The Elizabeth Crane Interview

Chicagoans, mark your calendar because after a slight delay (I know, I know) Funny Ha Ha is returning to the Hideout March 6! Enjoy readings and performances by Chicago Tribune columnist Eric Zorn, filmmaker Steve Delahoyde, Perfect from Now On author John Sellers, sketch group Schadenfreude and columnist Mark Bazer, whose interview show debuts tonight (and I will certainly will be attending.) Don't miss it! Both our shows, I mean.

Also, I am looking for good ideas for what to give up for Lent, or good stories about it.

Today I interview a local writer (originally from New York) who has received rave reviews for her books When the Messenger is Hot and All This Heavenly Glory. She has a new book of short stories out, You Must Be This Happy to Enter, from Akashic books. I saw her read from it recently, and her story about a zombie named Betty who goes on a reality TV show tickled the brains and funnybones of those in attendance.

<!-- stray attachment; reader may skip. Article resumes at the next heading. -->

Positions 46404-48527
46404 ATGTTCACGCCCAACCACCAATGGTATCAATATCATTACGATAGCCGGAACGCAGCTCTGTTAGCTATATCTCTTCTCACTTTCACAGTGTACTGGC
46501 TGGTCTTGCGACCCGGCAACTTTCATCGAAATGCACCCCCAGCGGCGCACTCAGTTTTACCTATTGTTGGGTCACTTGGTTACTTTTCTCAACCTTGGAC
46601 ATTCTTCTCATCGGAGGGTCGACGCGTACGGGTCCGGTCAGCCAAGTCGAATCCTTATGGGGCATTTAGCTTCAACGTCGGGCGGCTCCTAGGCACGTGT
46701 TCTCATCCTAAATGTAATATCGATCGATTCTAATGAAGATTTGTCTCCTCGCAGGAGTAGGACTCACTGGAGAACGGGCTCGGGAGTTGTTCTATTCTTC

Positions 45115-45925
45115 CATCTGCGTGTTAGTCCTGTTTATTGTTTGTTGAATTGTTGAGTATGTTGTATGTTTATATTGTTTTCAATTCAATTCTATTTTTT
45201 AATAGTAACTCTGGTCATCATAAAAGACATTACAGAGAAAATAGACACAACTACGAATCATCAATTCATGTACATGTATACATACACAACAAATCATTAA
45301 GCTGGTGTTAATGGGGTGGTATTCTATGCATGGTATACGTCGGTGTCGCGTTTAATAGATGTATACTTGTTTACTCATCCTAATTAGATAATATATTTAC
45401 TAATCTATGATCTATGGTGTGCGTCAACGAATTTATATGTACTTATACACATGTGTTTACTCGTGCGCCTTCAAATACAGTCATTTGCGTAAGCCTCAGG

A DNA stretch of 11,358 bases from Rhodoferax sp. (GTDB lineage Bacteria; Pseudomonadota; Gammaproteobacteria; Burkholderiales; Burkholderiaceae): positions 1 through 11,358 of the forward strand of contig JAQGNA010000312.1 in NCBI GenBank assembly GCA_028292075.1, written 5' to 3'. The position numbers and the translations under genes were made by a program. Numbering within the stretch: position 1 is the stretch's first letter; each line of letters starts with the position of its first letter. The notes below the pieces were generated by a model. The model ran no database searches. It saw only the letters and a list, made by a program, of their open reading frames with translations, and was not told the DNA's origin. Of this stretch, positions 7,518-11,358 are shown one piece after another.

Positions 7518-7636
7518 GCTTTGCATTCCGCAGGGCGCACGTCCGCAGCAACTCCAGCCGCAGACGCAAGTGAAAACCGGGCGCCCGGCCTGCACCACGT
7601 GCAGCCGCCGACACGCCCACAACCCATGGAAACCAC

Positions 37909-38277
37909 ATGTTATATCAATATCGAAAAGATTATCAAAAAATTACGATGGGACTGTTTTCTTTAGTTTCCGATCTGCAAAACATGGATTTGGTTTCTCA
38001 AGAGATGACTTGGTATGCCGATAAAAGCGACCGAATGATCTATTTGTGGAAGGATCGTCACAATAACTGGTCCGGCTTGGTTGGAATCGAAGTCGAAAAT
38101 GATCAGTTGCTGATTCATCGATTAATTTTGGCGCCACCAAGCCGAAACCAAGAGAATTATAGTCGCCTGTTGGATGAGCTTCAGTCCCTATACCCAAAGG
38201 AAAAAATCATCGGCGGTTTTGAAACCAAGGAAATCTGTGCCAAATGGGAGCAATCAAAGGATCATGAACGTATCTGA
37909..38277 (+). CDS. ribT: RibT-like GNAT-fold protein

How did you get involved with Punk Planet/Akashic?
The super-rad Anne Elizabeth Moore approached me long before I had a book finished and said we'd love to have anything from you anytime. I knew they'd done very well by my pal Joe Meno, and I kept in touch with Anne just because of her excellency, and when the time came, I let her know I was ready to make the switch.

According to their website, "utter sincerity" is what you wanted to convey in "You Must Be This Happy to Enter." Was that a theme that you set about attacking, or did it come out once you saw the book as a whole?
Very often themes start to emerge after I've written a number of stories, so it was something I was interested in exploring further at that point.

You seem to have a love/hate relationship with pop culture, especially reality TV. what are some of your guiltiest pleasures?
Oh man. Well, I love the craft shows on Channel 20 that come on in the afternoon, both because I learn stuff and also because these women are utterly sincere in their passion for crafts. Even the less, um, creative ones shall we say that involve things like Styrofoam balls and cotton puffs. I'm gonna say I probably have better things to do with my time than watch America's Next Top Model, but I can't turn away! And I really, really miss Elimidate. That was a horrifically awful show that just never ceased to amaze me in terms of tastelessness and lack of shame. Hee.

I'm trying to decide if I should investigate teaching creative writing in addition to doing it. How does one know if they're meant for that field?